5. Cost of credit (Interest Rate): Closely related to credit availability as determinant of consumption expenditure is the cost of credit, usually proxied by the interest rate. Consumers generally pay a price by way of interest payment on the credit facilities enjoyed by them.
6.Fiscal Policy: Taxation one of the key weapons of fiscal policy influencing consumption expenditure via its effect on consumers disposable income. Tax increases reduces consumers’ disposable income and therefore their consumption expenditure and vice versa. Moreover, government expenditure, another key fiscal policy too influences consumption expenditure positively. Increased government expenditure by way of transfer payments and other unemployment benefits serves to increase consumption expenditure vice versa.
7.       Depreciation Allowance: Higher depreciation allowance (amount set aside for tear and wear durables) translates to higher level of consumption expenditure vice versa.
8.       Stock of Durable Assets: This factor affects consumption spending positively and negatively. Possession of such durable consumer goods as video tape, radio, cars and television set etc by a consumer, reduces or eliminates his expenditure on same at least within expenditure negatively. However, the possession of these durable assets positively affects consumption since they, encourages consumer to purchase other goods they encourages consumer to purchase other goods they would not have purchased. Example the possession of video tape necessitate the purchase of video cassette, video head cleaner etc. another example is the possession of a car which necessitates the owner allocating a part of his total expenditure to purchase a fuel spark, plug, brake, fluid etc on a regular basis.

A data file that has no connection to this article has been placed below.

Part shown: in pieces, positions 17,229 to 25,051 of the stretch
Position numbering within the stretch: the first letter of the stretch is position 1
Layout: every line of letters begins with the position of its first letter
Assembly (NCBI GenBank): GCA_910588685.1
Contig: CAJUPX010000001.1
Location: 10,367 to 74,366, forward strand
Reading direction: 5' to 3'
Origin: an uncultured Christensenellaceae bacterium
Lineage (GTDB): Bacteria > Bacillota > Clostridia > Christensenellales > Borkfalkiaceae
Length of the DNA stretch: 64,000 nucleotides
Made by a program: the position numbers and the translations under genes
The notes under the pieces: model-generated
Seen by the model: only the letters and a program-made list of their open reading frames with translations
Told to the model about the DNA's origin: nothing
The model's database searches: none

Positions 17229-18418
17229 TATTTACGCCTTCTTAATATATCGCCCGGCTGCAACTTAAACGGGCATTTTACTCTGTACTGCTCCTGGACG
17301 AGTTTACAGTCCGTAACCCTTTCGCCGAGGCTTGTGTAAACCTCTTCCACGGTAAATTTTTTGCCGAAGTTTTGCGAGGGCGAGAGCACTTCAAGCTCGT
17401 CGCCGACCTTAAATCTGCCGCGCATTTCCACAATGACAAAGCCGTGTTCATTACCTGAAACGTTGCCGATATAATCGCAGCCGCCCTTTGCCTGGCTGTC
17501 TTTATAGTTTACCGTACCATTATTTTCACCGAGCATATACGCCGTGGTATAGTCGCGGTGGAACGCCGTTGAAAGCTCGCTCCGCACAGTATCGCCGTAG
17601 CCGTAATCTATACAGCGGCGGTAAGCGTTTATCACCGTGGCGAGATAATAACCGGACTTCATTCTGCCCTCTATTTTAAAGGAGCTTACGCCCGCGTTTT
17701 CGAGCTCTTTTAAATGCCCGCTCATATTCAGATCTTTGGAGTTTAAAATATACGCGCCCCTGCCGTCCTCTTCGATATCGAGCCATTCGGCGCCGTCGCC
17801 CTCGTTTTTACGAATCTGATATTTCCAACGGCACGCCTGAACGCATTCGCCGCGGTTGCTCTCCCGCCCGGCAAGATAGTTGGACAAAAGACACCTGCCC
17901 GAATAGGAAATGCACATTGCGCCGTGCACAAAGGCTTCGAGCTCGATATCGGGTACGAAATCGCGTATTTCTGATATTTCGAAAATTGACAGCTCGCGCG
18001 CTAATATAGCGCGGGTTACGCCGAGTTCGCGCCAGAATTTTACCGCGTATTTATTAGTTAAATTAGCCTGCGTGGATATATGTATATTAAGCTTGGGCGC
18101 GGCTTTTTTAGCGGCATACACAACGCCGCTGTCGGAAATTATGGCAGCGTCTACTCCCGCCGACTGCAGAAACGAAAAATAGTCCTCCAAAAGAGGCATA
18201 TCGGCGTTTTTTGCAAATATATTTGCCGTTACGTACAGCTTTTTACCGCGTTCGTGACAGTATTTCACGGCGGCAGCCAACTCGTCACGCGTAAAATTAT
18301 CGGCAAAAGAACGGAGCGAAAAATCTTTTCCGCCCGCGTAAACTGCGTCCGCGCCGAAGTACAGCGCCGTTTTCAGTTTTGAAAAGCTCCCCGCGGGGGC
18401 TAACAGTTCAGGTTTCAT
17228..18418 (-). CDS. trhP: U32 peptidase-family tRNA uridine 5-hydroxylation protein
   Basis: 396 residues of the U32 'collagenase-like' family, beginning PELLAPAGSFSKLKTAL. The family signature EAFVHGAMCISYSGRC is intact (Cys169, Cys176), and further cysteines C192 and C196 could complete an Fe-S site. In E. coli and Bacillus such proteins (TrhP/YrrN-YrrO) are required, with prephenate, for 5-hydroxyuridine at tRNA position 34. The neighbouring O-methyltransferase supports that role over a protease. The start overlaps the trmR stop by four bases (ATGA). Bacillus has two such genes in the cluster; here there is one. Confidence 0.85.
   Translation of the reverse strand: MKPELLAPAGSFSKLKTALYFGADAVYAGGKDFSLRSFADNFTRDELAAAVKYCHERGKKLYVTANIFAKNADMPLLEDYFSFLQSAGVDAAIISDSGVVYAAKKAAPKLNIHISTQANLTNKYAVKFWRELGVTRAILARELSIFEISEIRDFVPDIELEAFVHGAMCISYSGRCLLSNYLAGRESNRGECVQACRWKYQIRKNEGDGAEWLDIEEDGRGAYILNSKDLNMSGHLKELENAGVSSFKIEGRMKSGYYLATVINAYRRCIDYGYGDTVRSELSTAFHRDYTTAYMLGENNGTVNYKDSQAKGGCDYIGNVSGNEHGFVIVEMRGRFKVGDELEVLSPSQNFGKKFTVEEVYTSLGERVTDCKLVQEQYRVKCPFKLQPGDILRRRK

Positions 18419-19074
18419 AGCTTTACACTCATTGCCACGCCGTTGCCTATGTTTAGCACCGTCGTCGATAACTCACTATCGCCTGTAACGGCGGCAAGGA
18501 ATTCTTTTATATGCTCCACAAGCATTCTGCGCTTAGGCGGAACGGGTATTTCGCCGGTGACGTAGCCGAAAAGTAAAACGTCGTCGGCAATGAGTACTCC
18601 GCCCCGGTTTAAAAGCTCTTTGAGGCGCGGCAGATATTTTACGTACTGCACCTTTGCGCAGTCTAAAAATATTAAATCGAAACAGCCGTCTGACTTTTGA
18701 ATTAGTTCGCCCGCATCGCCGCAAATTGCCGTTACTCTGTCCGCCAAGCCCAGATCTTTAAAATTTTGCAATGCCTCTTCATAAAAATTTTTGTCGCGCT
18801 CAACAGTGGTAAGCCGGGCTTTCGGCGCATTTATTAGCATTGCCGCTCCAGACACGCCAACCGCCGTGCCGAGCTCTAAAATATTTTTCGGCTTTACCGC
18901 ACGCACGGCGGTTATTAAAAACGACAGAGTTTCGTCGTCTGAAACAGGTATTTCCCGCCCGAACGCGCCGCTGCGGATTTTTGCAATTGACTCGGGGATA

Apart from the objective quantifiable determinants of consumption, other factors play a role in determining the aggregate level of consumption expenditure. These non-quantifiable subjective factors, Keynes referred to as psychological factors. These factors include
1.       Precaution: Those who intend to provide for exigencies or emergencies engage in lesser consumption activities than those who do not bother such. Here consumption expenditure are influenced by consumer feeding about the need to be precautions about the future.
2.       Avarice:        Avarice influence on consumption expenditure can be explained by the desire or otherwise of individuals to bequeath estate to their succeeding ones. Those who desire to bequeath estate to their successors engage in less consumption where as those who do not desire to same tend to consume more than their counterparts that aspire to do so.